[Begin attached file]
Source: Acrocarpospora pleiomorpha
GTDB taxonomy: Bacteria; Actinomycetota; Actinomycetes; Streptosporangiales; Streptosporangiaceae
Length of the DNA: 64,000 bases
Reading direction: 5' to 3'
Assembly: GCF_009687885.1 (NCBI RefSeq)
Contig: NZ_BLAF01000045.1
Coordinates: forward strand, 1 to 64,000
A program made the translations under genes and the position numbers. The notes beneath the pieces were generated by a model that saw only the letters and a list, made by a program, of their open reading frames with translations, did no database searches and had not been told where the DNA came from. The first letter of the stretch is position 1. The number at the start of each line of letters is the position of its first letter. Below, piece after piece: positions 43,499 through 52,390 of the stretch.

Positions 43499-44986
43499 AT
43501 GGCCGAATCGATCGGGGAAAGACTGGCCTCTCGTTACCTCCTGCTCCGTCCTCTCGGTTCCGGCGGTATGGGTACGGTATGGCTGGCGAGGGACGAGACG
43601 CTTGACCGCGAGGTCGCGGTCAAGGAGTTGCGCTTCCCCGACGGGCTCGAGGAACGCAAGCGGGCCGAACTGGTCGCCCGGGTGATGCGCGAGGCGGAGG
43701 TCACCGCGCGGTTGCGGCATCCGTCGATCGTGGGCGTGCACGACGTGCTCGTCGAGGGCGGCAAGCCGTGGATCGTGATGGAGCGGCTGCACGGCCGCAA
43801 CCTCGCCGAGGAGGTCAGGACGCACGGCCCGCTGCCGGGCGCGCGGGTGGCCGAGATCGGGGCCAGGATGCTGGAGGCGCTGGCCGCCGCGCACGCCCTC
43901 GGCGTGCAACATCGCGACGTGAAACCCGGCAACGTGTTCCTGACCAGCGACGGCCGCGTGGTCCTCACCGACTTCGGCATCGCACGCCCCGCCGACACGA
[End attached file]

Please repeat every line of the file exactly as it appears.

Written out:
Source: Acrocarpospora pleiomorpha
GTDB taxonomy: Bacteria; Actinomycetota; Actinomycetes; Streptosporangiales; Streptosporangiaceae
Length of the DNA: 64,000 bases
Reading direction: 5' to 3'
Assembly: GCF_009687885.1 (NCBI RefSeq)
Contig: NZ_BLAF01000045.1
Coordinates: forward strand, 1 to 64,000
A program made the translations under genes and the position numbers. The notes beneath the pieces were generated by a model that saw only the letters and a list, made by a program, of their open reading frames with translations, did no database searches and had not been told where the DNA came from. The first letter of the stretch is position 1. The number at the start of each line of letters is the position of its first letter. Below, piece after piece: positions 43,499 through 52,390 of the stretch.

Positions 43499-44986
43499 AT
43501 GGCCGAATCGATCGGGGAAAGACTGGCCTCTCGTTACCTCCTGCTCCGTCCTCTCGGTTCCGGCGGTATGGGTACGGTATGGCTGGCGAGGGACGAGACG
43601 CTTGACCGCGAGGTCGCGGTCAAGGAGTTGCGCTTCCCCGACGGGCTCGAGGAACGCAAGCGGGCCGAACTGGTCGCCCGGGTGATGCGCGAGGCGGAGG
43701 TCACCGCGCGGTTGCGGCATCCGTCGATCGTGGGCGTGCACGACGTGCTCGTCGAGGGCGGCAAGCCGTGGATCGTGATGGAGCGGCTGCACGGCCGCAA
43801 CCTCGCCGAGGAGGTCAGGACGCACGGCCCGCTGCCGGGCGCGCGGGTGGCCGAGATCGGGGCCAGGATGCTGGAGGCGCTGGCCGCCGCGCACGCCCTC
43901 GGCGTGCAACATCGCGACGTGAAACCCGGCAACGTGTTCCTGACCAGCGACGGCCGCGTGGTCCTCACCGACTTCGGCATCGCACGCCCCGCCGACACGA